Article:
TREBON: The new CEE Animation Forum taking place during the Anifilm festival, running through 12 May 2019, and transitioning out of its former and more restrictive designation as the VAF (Visegrad Animation Forum), opened on 6 May with a new director, Matias Sturm, in a new rotating management structure.
The forum has grown exponentially since a small cadre of Czech and Slovak animators met over a quiet lunch a decade ago to discuss how the small but beloved festival could create an industry section. Since then it has outgrown setting and schedule, turning into a non-stop three-day forum as its main event, and expanding even beyond those borders. During the past year the forum added a three-part workshop taking place in three locations in the CEE region beginning in December in Ljubljana. The third module of the CEE Animation Workshop concluded in Trebon in the six-day lead up to the Forum.
Animation from the region is also branching out. While many CEE animated series (especially the non-verbal ones) racked up international sales in years gone by, there was little thought given to creating English language versions for the international market. A few years ago, the idea of even dubbing an animation project into English was as foreign as the language to many producers. A concrete example of how rapidly the previously provincial animation industry has itself transformed into an international industry surviving and thriving on coproductions was evident in the well-attended lecture given on Day One by Irish voice over and dubbing specialist Moe Honan. CEE animators were openly questioning whether or not to make the original version of their animation projects in English, rather than in the language of the main producing country, and wondering about the real value of getting a name actor to headline their animation film.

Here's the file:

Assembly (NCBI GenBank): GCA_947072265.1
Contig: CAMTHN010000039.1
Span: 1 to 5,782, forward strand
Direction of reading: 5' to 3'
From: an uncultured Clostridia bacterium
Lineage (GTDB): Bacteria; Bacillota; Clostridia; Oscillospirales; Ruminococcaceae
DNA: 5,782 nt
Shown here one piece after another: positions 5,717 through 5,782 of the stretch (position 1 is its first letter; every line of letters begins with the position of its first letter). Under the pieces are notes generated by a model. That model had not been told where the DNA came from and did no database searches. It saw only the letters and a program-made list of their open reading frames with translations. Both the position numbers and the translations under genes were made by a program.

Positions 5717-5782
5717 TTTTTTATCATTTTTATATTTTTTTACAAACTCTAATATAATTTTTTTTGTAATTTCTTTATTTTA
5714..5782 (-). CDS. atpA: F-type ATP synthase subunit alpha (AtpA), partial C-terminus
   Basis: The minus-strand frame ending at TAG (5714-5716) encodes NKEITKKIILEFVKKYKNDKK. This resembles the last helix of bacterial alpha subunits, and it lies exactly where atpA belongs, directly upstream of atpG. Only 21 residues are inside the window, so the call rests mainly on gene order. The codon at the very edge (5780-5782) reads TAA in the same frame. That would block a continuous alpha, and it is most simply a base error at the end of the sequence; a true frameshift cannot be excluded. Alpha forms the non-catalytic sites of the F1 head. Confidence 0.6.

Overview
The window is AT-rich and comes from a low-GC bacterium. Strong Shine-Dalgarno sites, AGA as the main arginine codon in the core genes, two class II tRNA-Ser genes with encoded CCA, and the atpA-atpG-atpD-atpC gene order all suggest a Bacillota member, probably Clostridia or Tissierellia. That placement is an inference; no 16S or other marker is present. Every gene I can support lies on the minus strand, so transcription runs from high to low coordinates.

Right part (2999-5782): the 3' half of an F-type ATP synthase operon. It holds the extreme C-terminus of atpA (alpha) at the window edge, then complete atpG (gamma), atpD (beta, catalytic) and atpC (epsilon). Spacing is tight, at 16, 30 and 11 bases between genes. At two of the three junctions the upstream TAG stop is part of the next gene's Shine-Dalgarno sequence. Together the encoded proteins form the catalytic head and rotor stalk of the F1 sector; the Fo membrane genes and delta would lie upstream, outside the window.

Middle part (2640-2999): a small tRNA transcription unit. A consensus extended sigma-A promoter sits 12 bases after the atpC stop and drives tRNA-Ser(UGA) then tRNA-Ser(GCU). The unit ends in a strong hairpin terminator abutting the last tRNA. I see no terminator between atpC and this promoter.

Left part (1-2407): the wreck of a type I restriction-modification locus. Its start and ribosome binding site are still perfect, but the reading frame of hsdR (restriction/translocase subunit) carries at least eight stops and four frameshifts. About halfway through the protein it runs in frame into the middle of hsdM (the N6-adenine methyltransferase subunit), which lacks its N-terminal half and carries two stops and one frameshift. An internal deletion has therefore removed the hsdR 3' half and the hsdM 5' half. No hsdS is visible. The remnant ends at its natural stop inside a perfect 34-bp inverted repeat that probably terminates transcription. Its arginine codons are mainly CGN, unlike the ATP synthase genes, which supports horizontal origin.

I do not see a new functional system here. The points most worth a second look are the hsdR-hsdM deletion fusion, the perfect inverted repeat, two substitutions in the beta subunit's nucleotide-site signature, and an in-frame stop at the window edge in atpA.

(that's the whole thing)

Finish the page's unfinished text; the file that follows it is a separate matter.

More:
The question of CEE animation on the international stage is also becoming a more nuanced topic. The original Visegrad Animation Forum was a place where Central European animators could find a place to pitch their projects to their national TV stations and their neighbouring production companies. Those CEE TV stations are no longer manning the jury benches in full force and the pitches this year are as likely to come from France or Italy as from Poland or Hungary.
Italy, in fact, is making something of a grand entrance in Trebon, with multiple projects being pitched across the short, full-length and TV series sections, and more Italians turning up as jury members. An overall increase in the range of international consultants is in evidence throughout, with the CEE Animation team bringing such recognised names as Jozko Rutar and Matthieu Darras.
That being said, there are still some aspects of CEE Animation Forum that focus exclusively on projects from the region. Those include CEE Animation Talents, which selects a small number of quality films to support dissemination at film markets and beyond; and the CEE Animation Workshop with four feature films, four series and four shorts, along with five participants without projects, representing 14 CEE countries.